Loretta Chase’s Mr. Impossible was very favorably reviewed back when it came out, so I picked up a copy and left it on the shelf to age. On Halloween, I was cranky about trick-or-treaters interrupting me and agitating the dog, so I picked it up as likely to cheer me up.
Well, this was simply adorable: a fun, sweet, solid romance. I finished it and immediately ordered all of Chase’s other available books from Amazon and Fictionwise (one was only available as an e-book).
Daphne Pembroke is a widow living in Cairo and studying Egyptology. However, thanks to 1820s prejudice against women scholars, she passes her linguistic work off as her brother’s. This backfires when her brother buys her a particularly fine papyrus that is rumored to contain the location of an undiscovered royal tomb. Now he’s been kidnapped and the papyrus stolen by a ruthless, slightly deranged antiquities seeker. When Daphne asks the British counsulate for help, it kills two birds with one stone and has her bail Rupert Carsington out of jail to act as her assistant. (He’s been imprisoned for stopping the pasha’s soldiers from beating a beggar—not the first time he’s been in trouble—and the consulate is finding him expensive.)
Rupert resembles Ivan Vorpatril, without all the trauma. He spends the early part of the book being provokingly stupid, at first because he’s bored in jail and then to distract Daphne from her anxiety. He’s not just comic relief, of course, being perceptive and straightforwardly commonsensical. Perceptive about people, that is: he’s not much for self-analysis, and so doesn’t quite know what to make of the fact that he doesn’t just want to get Daphne naked.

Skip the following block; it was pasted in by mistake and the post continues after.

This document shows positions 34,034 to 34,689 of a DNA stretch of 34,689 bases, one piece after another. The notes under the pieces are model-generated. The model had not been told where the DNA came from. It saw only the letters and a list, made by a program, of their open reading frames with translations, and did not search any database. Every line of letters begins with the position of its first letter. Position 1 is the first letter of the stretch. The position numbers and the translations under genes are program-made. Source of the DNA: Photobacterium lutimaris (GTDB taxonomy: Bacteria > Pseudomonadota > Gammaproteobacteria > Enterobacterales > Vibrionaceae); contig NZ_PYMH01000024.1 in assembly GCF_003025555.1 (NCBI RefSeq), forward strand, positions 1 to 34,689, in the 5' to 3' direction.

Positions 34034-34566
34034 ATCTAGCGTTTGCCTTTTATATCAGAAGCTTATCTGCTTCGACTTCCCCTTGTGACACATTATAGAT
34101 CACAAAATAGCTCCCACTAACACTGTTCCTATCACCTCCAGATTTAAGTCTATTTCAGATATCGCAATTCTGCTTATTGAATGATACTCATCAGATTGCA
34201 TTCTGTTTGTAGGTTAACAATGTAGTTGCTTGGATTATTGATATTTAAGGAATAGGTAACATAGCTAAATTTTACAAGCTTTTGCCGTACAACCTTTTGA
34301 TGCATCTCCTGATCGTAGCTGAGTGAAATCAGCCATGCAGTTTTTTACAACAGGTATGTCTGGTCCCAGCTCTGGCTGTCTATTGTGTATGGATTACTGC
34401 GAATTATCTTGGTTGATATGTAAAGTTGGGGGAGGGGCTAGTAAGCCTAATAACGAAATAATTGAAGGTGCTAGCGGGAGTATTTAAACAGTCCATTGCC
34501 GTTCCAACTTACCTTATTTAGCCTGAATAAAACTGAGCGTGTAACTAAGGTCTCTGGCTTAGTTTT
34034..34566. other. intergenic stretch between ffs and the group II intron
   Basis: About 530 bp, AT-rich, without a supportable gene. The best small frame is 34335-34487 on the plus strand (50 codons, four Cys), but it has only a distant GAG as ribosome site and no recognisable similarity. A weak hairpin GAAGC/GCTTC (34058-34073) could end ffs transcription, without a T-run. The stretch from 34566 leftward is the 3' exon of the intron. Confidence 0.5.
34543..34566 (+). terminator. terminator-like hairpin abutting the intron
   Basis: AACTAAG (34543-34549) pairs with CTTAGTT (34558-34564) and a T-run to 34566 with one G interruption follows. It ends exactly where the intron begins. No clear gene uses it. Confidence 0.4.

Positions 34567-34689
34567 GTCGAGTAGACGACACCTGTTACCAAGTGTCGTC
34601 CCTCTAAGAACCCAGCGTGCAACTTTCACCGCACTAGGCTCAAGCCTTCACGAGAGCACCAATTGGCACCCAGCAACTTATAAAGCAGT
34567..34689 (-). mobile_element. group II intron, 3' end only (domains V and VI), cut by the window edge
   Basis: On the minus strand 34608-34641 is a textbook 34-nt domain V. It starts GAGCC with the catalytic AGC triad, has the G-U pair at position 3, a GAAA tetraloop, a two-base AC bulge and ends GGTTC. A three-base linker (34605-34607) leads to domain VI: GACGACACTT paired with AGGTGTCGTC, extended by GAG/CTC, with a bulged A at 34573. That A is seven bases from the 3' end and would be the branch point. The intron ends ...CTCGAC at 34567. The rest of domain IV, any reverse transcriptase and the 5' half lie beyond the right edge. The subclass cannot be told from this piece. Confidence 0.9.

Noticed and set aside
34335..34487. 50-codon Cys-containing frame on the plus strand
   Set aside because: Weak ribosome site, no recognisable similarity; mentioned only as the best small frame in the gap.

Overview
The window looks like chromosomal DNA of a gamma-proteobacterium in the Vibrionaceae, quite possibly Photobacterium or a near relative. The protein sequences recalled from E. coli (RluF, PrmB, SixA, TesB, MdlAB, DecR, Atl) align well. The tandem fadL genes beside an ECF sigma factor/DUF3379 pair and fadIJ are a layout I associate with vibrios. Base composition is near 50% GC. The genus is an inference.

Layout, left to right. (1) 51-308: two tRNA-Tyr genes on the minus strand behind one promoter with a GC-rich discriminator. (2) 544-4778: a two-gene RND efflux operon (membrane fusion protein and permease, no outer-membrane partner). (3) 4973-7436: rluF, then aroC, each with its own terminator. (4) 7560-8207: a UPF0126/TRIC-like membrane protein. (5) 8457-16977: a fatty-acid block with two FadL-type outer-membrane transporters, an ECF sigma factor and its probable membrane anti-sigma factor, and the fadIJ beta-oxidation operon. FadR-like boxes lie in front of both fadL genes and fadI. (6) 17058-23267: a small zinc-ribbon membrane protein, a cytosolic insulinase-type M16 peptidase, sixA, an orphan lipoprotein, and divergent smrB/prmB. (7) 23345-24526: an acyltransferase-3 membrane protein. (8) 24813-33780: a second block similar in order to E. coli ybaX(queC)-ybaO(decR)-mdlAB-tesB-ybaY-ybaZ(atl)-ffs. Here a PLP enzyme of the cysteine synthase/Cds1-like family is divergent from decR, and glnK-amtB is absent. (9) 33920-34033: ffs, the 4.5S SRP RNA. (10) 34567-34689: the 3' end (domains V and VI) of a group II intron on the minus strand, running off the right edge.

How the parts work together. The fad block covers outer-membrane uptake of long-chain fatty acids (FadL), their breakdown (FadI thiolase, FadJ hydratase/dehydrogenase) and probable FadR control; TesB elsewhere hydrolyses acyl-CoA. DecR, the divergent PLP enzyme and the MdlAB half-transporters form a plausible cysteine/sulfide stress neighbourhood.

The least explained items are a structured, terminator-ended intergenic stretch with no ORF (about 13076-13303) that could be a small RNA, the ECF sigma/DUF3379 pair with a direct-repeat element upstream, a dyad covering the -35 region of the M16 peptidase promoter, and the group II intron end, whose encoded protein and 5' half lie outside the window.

For Daphne’s part, she comes to appreciate Rupert’s support and admiration (once he stops being deliberately provoking, that is). She’s spent years suppressing her passions, and then Rupert comes along and is impressed by her intellect; teaches her to use a pistol; trusts her to rescue herself; and, of course, gets her naked. The book is thus a lovely combination of Daphne learning to fill her own skin and the two of them gradually, convincingly getting to know and rely on each other.
Another thing I liked about this book is that it doesn’t have Daphne discover an unknown tomb or make a breakthrough translation of hieroglyphics or anything like that (which is sadly common in historical stories). The book shows us that Daphne is smart, and doesn’t need to rewrite history to hammer the point home. Similarly, it effectively employs period beliefs such as bodily humors and the formal use of names (and quietly critiques others, like the wholesale looting of Egypt’s antiquities). I’m sure a scholar would find things to criticize about the historical details, but the characters don’t feel like modern people playing dress-up, which is refreshing. (The secondary characters are also fun, including the mongoose.)
I recommend this highly and am looking forward to reading more of Chase’s books.
(The book is part of a series, but stands alone well.)